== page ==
Maximum Sizes of Fish in Captivity – an Estimation Tool

22 Feb, 2009

How big does this Oriental Sweetlips (Plectorhinchus vittatus) get? At first glance, 72 cm according to Fishbase? - Photo by Julie Bedford, NOAA

How big does this Oriental Sweetlips (Plectorhinchus vittatus) get? At first glance, 72 cm according to Fishbase? – Photo by Julie Bedford, NOAA

As a side project to one that I’m working on to quantify swimming room required by fishes, I looked into the predicted maximum size to which fish will grow in captivity. Many of us use FishBase for their maximum size records, and extrapolate captive size estimates from that data. The problem is two-fold, first their records are for maximum sizes recorded, not normal adult size – and second, I had a strong feeling that many fish do not grow as large in captivity as they can in the wild.

What I did was measure the current size of a group of fish in a public aquarium collection. These fish were selected for the criteria that none of them has grown appreciably in the past two years, and all have been in captivity at least 5 years (the range was 5 to 20 years). Needless to say, this was not a large sample set, but I did find 19 good candidates.

The next step was simple, express the current length of each fish as a percentage of the listed maximum adult size on FishBase. I found the fish in the group had reached their maximum captive size in a range from 45% to 91% of the maximum FishBase size for each species. The average was 66%

So, if people are using the FishBase size to estimate how large a fish will grow in an aquarium, it is likely more accurate to use two thirds of that value as the captive maximum size.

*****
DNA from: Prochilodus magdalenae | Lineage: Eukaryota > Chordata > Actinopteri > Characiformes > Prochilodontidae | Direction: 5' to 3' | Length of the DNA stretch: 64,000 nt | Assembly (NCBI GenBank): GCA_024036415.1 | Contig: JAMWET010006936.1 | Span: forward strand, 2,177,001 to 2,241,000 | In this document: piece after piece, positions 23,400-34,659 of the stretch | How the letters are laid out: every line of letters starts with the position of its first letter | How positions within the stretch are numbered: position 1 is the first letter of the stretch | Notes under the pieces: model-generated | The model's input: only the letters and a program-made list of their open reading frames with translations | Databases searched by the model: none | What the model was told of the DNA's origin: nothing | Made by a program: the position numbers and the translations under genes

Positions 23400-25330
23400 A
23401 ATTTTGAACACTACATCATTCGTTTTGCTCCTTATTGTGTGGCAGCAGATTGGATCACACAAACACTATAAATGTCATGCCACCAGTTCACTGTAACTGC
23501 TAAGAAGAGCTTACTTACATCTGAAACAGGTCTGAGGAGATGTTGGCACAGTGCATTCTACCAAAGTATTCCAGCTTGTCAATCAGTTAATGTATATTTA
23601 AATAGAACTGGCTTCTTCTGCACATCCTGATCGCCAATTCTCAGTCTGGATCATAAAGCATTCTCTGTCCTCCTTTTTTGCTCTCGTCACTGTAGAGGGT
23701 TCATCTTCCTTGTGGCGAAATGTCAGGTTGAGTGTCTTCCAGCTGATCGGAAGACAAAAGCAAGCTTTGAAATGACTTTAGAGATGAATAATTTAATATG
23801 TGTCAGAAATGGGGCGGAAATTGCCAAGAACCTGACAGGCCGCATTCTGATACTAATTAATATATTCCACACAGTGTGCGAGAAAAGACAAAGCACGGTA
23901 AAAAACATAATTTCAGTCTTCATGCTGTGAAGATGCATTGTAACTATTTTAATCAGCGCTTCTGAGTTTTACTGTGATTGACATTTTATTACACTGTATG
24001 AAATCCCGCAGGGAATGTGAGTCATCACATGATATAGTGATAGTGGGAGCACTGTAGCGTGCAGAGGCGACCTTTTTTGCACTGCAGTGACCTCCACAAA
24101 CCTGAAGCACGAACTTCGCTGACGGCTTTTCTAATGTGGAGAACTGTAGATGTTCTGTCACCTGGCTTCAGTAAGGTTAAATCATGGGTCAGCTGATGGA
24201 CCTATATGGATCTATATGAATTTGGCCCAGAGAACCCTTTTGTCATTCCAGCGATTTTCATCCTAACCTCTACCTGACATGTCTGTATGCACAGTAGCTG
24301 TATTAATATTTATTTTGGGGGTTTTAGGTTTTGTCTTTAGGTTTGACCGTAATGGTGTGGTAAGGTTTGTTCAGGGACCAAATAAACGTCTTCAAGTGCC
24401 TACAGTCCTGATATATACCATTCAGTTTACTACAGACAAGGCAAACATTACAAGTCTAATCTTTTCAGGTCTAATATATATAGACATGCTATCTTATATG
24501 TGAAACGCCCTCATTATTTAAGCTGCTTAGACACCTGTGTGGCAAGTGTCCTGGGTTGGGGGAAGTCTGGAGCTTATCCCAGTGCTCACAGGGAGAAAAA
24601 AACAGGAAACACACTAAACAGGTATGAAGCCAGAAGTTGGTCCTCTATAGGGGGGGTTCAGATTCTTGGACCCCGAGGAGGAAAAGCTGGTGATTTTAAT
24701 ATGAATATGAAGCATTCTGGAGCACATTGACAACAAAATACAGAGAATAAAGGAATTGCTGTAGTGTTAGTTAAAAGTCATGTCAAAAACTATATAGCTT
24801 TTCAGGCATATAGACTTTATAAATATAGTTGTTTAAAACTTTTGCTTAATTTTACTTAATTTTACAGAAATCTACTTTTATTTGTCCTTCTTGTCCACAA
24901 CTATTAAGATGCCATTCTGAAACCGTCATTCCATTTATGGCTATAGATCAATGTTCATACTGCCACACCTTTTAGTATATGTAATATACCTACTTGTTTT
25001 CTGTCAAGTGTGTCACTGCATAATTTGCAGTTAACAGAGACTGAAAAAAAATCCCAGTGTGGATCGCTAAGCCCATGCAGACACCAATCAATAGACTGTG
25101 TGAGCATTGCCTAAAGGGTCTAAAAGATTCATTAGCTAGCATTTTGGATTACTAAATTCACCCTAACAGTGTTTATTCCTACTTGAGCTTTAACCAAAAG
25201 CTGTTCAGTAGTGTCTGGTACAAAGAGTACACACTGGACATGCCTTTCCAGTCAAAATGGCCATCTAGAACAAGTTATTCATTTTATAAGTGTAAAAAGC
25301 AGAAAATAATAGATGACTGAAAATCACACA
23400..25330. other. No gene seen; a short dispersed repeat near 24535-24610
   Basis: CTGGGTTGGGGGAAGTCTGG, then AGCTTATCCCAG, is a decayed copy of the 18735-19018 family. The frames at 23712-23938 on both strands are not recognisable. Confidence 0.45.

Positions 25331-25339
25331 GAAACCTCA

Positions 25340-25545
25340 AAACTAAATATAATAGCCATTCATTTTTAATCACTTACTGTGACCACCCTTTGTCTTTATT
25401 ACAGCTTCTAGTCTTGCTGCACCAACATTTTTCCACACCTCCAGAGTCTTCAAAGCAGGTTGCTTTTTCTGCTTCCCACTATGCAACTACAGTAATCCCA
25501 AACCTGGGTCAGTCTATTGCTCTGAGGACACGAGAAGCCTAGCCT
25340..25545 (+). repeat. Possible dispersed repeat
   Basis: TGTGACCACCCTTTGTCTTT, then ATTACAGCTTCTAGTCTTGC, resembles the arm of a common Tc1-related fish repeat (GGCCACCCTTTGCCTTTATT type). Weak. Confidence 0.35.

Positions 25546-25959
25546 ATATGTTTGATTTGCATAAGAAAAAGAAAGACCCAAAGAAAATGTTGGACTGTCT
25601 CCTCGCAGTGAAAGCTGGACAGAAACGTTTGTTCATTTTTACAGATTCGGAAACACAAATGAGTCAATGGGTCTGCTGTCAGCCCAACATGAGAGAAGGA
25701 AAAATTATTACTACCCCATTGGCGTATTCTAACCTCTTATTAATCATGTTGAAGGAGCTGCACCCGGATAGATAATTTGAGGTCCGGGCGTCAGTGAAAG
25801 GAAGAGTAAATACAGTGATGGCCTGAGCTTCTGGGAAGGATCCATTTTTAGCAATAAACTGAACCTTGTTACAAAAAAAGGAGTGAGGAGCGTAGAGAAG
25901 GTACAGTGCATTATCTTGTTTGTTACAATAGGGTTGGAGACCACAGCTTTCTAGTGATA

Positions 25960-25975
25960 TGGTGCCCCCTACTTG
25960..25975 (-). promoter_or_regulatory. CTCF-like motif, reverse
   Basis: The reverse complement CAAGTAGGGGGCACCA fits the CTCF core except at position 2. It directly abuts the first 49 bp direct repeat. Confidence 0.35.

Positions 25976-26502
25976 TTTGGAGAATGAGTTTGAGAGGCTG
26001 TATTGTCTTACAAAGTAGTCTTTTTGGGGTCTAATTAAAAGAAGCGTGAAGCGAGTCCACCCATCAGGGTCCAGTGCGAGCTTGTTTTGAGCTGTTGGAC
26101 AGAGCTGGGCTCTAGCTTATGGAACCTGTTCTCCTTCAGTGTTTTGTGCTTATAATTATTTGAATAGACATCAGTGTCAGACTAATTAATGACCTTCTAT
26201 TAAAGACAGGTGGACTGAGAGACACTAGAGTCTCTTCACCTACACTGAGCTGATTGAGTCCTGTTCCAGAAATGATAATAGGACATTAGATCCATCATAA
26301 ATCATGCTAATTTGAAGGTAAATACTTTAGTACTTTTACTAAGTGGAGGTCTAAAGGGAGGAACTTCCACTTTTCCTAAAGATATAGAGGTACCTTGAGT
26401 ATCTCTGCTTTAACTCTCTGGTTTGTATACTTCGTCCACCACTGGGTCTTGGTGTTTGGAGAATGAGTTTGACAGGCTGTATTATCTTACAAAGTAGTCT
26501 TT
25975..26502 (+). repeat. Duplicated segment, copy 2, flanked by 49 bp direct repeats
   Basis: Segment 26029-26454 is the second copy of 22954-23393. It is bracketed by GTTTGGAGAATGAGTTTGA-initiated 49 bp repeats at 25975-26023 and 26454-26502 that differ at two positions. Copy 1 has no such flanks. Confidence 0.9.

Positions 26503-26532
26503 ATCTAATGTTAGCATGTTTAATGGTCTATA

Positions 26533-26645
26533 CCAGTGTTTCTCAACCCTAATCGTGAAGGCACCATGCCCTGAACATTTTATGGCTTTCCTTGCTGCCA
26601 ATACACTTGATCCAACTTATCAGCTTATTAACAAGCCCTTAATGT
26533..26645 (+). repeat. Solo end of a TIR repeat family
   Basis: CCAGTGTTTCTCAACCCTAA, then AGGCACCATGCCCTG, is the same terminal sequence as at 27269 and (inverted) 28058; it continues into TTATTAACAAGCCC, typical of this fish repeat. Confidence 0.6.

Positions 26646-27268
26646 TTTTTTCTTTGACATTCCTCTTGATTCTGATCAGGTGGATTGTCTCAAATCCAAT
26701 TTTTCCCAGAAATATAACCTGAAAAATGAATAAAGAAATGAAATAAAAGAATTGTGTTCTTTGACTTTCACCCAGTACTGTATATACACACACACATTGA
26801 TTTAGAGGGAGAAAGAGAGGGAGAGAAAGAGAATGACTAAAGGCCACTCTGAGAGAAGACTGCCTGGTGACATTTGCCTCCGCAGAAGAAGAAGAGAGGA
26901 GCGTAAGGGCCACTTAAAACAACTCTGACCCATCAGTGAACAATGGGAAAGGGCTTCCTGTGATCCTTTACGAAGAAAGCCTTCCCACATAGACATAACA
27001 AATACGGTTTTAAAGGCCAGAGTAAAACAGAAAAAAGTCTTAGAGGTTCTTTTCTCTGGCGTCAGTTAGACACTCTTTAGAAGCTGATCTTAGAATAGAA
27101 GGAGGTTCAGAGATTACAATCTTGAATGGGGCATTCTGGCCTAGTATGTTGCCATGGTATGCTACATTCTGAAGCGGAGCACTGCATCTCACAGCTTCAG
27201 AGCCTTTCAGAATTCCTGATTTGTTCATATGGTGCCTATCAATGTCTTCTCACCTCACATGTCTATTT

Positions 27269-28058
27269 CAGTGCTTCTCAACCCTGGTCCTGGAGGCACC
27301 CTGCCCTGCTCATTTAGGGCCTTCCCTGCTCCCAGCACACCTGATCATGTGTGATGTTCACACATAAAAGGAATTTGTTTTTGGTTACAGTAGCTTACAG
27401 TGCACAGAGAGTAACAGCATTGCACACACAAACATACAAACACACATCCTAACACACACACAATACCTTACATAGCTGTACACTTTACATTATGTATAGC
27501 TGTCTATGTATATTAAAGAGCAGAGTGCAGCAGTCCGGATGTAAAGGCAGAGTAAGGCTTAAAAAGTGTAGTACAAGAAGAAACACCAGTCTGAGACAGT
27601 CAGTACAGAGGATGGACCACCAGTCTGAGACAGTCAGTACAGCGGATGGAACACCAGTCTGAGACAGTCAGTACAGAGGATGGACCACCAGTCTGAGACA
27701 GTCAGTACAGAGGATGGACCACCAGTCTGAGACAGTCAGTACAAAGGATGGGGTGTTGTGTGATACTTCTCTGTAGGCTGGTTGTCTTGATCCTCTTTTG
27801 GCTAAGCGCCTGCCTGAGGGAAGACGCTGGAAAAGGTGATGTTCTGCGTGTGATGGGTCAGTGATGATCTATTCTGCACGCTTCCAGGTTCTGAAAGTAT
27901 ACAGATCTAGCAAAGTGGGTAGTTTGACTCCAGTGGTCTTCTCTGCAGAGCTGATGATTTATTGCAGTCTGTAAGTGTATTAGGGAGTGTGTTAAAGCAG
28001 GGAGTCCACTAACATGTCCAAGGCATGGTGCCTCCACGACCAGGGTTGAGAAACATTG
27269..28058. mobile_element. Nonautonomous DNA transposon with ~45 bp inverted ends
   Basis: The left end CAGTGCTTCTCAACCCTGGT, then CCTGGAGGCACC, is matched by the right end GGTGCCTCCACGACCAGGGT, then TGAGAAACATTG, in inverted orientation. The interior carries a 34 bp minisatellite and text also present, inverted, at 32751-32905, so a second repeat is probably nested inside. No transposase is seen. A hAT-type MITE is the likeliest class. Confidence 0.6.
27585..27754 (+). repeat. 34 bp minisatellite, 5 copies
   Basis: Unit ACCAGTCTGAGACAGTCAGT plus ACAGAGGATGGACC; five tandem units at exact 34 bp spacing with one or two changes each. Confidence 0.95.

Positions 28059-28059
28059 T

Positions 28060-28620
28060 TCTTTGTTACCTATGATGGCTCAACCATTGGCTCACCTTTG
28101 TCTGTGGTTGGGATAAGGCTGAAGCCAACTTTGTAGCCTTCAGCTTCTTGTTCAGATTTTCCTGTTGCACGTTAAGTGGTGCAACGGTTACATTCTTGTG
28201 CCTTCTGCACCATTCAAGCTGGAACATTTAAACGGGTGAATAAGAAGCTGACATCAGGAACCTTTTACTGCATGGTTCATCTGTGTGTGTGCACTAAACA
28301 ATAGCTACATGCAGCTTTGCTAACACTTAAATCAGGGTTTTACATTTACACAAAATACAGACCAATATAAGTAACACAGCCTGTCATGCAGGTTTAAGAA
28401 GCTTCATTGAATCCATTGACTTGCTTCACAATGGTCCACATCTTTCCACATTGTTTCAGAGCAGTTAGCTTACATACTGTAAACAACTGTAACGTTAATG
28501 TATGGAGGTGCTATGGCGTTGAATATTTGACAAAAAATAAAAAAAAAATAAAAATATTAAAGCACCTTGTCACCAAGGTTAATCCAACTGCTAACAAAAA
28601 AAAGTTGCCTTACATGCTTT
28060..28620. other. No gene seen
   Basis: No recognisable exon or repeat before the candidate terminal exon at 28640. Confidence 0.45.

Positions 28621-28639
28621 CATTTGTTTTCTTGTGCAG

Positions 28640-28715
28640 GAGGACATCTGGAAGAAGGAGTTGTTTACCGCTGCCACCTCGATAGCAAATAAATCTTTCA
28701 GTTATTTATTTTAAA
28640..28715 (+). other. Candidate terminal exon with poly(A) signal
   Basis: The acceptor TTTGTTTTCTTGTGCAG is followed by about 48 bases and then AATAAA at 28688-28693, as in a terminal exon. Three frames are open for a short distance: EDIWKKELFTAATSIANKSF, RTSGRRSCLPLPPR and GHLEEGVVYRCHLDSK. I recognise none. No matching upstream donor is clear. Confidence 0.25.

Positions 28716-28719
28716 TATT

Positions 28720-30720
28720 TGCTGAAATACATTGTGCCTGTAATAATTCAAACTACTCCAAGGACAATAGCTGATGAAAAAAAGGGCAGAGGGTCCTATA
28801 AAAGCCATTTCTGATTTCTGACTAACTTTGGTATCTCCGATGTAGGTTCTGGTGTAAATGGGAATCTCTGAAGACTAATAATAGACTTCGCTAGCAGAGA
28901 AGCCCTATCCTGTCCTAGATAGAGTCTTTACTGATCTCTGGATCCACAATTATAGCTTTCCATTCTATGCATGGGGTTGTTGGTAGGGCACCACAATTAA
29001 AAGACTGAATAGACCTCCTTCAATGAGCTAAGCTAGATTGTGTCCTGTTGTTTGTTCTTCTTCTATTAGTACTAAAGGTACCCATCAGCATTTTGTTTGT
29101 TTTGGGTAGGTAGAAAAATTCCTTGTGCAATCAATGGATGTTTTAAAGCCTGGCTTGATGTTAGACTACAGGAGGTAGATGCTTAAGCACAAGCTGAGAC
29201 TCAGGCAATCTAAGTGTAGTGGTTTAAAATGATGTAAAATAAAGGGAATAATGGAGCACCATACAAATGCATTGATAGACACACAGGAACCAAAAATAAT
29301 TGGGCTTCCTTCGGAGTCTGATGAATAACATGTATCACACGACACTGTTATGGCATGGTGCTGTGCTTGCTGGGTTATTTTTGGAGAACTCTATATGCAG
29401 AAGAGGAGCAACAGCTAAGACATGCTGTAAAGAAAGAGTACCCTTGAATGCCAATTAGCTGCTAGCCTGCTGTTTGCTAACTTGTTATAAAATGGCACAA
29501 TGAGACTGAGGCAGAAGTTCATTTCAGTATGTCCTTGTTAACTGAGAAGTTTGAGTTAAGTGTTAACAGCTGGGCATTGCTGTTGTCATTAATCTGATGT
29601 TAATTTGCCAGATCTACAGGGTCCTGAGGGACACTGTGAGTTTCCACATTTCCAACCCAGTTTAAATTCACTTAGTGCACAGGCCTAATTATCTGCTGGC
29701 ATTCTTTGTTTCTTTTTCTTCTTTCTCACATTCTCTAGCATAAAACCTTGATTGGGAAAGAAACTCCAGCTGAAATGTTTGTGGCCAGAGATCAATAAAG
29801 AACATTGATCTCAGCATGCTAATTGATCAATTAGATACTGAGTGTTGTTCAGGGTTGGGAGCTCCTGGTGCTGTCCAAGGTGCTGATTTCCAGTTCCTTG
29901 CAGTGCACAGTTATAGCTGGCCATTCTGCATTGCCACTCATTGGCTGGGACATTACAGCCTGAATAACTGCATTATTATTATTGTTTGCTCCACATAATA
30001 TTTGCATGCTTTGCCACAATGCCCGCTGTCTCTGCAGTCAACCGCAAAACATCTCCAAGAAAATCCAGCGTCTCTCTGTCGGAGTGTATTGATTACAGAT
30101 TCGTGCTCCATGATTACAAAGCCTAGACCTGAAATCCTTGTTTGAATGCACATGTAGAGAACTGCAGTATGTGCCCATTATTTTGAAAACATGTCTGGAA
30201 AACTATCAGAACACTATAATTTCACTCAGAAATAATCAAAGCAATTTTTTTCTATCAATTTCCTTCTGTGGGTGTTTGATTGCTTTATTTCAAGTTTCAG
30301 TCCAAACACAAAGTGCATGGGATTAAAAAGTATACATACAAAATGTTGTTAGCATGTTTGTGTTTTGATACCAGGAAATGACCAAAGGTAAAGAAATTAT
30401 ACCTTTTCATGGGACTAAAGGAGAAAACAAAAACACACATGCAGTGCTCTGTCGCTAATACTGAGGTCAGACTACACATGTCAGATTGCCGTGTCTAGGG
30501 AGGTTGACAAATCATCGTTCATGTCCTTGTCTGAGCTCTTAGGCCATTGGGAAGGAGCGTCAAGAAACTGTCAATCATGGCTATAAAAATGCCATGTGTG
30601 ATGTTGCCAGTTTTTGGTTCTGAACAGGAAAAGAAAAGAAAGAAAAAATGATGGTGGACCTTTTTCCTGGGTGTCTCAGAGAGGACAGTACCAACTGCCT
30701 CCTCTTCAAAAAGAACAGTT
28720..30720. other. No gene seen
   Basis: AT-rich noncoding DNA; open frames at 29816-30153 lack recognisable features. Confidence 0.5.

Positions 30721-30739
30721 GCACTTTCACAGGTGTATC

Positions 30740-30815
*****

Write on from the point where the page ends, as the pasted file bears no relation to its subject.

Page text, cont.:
Fish name Length  inches Max. Size  inches L:M%
Chelmonops butterflyfish 5 8.7        57.5
Blue devil (Paraplesiops) 11.25 13        86.5
Lionfish, volitans 11.25 15        75.0
French angelfish 9 16        56.3
Puffer – Arothron meleagris 8.5 19        44.7
Lookdown 10 19        52.6
Acanthurus xanthopterus 13.75 27        50.9
Aucheoglanis catfish 19.75 27.5        71.8
Giant Gouramy 21 28        75.0
Asian arowana 23 35        65.7
Pseudodoras catfish 36 39.5        91.1
African tigerfish 21 41        51.2
Shark, epaullete 32.5 42        77.4
Pacu 36 42.5        84.7
Black tip shark 38 78        48.7
Black tip shark 40 78        51.3
Plectranthias inermis 1.75 2.1        83.3
Moonlighter 10.75 18        59.7
Tiger shovelnose catfish 32 45        71.1

Average: 66%

Length of 19 long-term captive fishes as a function of the percentage attained of the maximum size for that species listed on FishBase.

Image Credit:

Plectorhinchus vittatus by Julie Bedford, NOAA – Creative Commons

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About the author

Jay Hemdal
Jay Hemdal

Jay Hemdal has worked at public aquariums for over 30 years. He is currently curator of fishes and invertebrates for a large U.S. zoo / aquarium and is actively involved in the AZA (Association of Zoos and Aquariums). He has authored over 200 magazine articles and seven books since he graduated college in 1981.

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